AMG plans lithium entry with $127/tonne concentrate production 

Critical mineral specialist Advanced Metallurgical Group N.V. (AMG), has announced plans to build a spodumene processing plant and chemical conversion facility for the production of lithium as a by-product from its Mibra tantalum mine in Brazil.

The project – which is scheduled to come online in Q1 2018 at an initial output of 90,000 tpa lithium concentrate, rising to 140,000 tpa – was given approval by the company’s board following years of exploratory work which culminated in the completion of prefeasibility study in March 2016.

The parent company of Graphit Kropfmühl, the Germany-based graphite processing specialist, is expecting to spend $50m to establish the operation and estimates production cost plus transport to be $206/tonne FOB and $127/tonne production costs alone.

“Following a number of years spent on preparatory activities, including the operation of a pilot plant at AMG’s Mibra mine in Brazil, we are delighted to announce our entrance into the lithium market,” said Dr. Heinz Schimmelbusch, CEO and Chairman of AMG.

AMG will be sourcing lithium from both ore and tailings and the average grade of both sources combined is 1.15% Li2O.

This prefeasibility was quickly followed by a scoping study to assess the conversion of the concentrate to lithium’s primary chemicals – carbonate and hydroxide.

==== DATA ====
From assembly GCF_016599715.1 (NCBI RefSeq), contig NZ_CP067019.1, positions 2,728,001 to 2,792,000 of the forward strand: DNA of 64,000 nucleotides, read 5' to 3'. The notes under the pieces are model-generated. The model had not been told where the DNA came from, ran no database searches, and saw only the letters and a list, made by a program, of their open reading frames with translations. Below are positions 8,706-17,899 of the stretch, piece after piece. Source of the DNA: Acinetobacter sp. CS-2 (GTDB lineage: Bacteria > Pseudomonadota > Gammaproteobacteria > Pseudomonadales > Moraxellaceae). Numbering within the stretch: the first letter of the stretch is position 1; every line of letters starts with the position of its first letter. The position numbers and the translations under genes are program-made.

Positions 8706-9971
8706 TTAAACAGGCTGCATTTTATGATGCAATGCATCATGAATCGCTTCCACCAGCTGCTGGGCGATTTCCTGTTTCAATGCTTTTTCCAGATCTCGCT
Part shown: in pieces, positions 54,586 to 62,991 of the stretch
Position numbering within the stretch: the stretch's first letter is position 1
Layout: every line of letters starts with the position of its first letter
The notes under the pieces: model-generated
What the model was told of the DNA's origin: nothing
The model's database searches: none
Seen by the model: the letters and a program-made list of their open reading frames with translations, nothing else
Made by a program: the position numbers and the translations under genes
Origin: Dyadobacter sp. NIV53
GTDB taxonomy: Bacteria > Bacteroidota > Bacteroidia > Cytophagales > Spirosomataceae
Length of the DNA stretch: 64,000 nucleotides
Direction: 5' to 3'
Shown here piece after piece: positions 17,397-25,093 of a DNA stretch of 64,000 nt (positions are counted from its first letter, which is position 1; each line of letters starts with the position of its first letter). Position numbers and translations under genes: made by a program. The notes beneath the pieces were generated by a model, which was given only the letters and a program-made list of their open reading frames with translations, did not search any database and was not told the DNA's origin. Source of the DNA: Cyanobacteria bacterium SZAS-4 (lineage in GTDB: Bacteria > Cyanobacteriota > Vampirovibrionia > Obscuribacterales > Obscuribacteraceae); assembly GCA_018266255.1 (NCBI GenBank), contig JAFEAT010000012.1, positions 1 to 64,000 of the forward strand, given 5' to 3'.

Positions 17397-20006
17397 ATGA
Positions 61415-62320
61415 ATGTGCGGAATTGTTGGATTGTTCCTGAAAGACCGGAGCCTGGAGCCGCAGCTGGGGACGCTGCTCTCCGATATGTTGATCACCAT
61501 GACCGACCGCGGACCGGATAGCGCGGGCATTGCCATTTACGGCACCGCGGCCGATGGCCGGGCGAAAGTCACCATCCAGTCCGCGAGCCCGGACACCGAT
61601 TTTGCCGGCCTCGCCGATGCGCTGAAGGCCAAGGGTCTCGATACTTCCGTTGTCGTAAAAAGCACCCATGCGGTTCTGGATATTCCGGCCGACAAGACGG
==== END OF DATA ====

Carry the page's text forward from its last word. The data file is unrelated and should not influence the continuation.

AMG’s lithium resource analysis:

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Successful test work has seen the company commission a prefeasibility study for the construction of a chemical conversion plant, targeting production of between 14,000 – 20,000 tpa (LCE).

While AMG did not specify its marketing plans, there are clear routes to market including the direct sale of concentrate to China, toll chemical processing or the direct production of lithium chemicals, the much tougher of all three options.

The move will see AMG further diversify its portfolio of critical minerals which includes silicon, tin and antimony, as well as other battery raw materials such as tantalum, silicon graphite, aluminium and vanadium.

The move comes amidst a backdrop of a growing deficit in lithium raw material supply.

New production from brine – the primary source of lithium chemicals – has been restricted in the Atacama desert for a number of reasons, while the industry’s only new comer, Orocobre in Argentina, has had difficulties reaching its nameplate capacity and recently saw Chairman James Callaway resign.

This at a time when double-digit demand increases from the battery sector look likely to continue out to 2020.

As a result, spodumene resources have become the most likely source of much-needed new raw material in the short-term, with a host of companies in Western Australia targeting near-term concentrate production which they can sell into Chinese conversion facilities.

The introduction of an established critical mineral major in AMG may, however, be a sign of more powerful disruption to the existing supply structure. It is a company that not only understands the private and sensitive nature of speciality minerals but is also willing to back that experience with investment.

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